Crumbled Loch Isle wall, sign of a troubled intersection

Community By Alexandra Herrera, Reporter Wednesday, May 31, 2023

     Shortly before sunrise on April 23, a red Mercedes Benz sedan that police say was speeding at an estimated 65 mph crashed into a fire hydrant and the low wall that surrounds the Loch Isle community in the heart of Miami Lakes.

     “I know in addition to this one there’s been three major accidents,” said Javier Ley-Soto, past president of the Loch Isle homeowners association.  

     The community has endured multiple crashes into its property, which prompts safety concerns and negotiations with insurance companies for repair costs that can be more than $10,000, Ley-Soto said. 

     “When I say major, they have affected the structural portion of the wall where the HOA has had to make repairs.”

     Crashes at the northwest corner of Miami Lakes Drive and Miami Lakeway North leave a crumbled wall at the corner and create an ugly landmark.

     Westbound motorists on Miami Lakes Drive receive many warnings of the curve ahead as they approach the tennis courts at the Miami Lakes Athletic Club.

     There is a flashing signal that warns of a traffic light ahead, a sign that says, “Don’t even think about speeding” and bright yellow signs that warn drivers to slow to 20 mph before the curve as traffic approaches the stop light at the intersection.

     The posted speed along that westbound section of the drive before the curve is 30 mph.

     Drivers who have hit the wall surrounding the Loch Isle community have died, stuck a fire hydrant or light pole or collided with other cars.

      In April 2015, three people reportedly died at that corner. A WPLG Ch-10 report showed a car wrapped around a traffic signal pole, wedged between it and the Loch Isle wall in the fatal crash.

      Police reports from crashes on Aug. 28, 2021 and Aug. 14, 2018 accused drivers of speeding at night while on wet roads. 

     The driver in the 2:05 a.m. crash two years ago was traveling an estimated 50 mph before losing control, striking the curb, then the light pole and then the concrete wall. 

     The second motorist drove an estimated 40 mph at 11:45 p.m. before losing control and being stopped by the wall, according to police reports.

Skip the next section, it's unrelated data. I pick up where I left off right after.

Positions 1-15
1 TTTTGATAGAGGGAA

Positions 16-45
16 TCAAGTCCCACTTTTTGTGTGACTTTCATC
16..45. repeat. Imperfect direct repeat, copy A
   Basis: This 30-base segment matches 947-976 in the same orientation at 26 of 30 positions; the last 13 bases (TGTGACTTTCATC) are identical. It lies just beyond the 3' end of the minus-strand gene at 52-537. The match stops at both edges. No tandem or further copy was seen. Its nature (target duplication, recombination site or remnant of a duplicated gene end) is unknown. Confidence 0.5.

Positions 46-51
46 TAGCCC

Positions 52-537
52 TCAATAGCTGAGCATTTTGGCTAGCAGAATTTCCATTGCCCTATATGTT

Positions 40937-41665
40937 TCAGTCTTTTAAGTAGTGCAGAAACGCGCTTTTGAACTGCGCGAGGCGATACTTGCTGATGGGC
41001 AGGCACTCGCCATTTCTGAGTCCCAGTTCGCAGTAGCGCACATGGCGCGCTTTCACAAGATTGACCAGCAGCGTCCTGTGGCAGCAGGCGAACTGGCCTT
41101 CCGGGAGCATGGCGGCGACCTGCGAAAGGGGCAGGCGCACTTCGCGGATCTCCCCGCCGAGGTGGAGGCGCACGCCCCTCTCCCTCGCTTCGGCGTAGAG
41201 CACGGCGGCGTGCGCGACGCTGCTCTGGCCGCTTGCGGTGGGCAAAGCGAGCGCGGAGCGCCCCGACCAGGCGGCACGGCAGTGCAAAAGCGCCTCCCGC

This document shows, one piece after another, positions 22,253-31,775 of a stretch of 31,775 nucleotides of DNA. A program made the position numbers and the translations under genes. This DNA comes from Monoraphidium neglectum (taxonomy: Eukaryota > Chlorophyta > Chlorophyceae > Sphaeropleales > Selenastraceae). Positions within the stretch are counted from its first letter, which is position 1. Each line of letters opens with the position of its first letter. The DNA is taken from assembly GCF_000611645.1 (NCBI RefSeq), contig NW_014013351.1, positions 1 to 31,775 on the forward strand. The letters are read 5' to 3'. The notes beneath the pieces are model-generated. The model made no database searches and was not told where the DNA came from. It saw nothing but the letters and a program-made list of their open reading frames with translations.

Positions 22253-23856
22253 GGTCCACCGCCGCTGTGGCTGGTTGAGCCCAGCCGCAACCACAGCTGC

Since Jan. 1, 2022, there have been 12 incidents at the intersection, police said. 

     While none of those were fatal or involved a pedestrian, two cars struck a tree in the median; another car crashed into a fire hydrant and the April crash was into the wall. 

     The remaining eight crashes were between vehicles, outgoing Miami-Dade Police Maj. Javier Ruiz wrote in an email on May 16. 

     Ley-Soto’s home in the Loch Isle community is along Miami Lakes Drive.

     “I hear vehicles that use that straight away both going east-and-westbound, and you’ll hear cars that will rev [their engines],” Ley-Soto said. 

     Ley-Soto said he worries about his kids who play in the neighborhood since the crashes send concrete blocks and debris flying into the parking lot, leaving rebar rods exposed. 

     So far, no Loch Isle residents have been hurt and property hasn’t been damaged inside the community, he said.

     Former HOA president Dave Oliver has lived in the community since 1995. 

     He said in past incidents, uninsured drivers would have to pay out of pocket to rebuild the wall. 

     “We still continue to have [accidents] … They’re driving very irresponsibly,” Oliver said. 

     Ley-Soto and Oliver are just two of the community’s residents who would like something done to help stop the wrecks from happening. 

     Ley-Soto said he called the council about possible solutions.

    “I have suggested possibly doing a roundabout [such as] I have seen in Pinecrest, in Coral Gables and Doral,” Ley-Soto said. 

     Councilman Josh Dieguez said he would like to see a device installed that flashes brightly like a red-light camera, to provide an additional warning to drivers about the upcoming curve. 

     He brought up the dangerous intersection to the council at its May 9 meeting.

     “At this point, it’s amazing to me how many people don’t notice the yellow arrow signs all around it,” Dieguez said. 

     The town is currently looking at various options.  Any road improvements would require approval by Miami-Dade County, town officials said.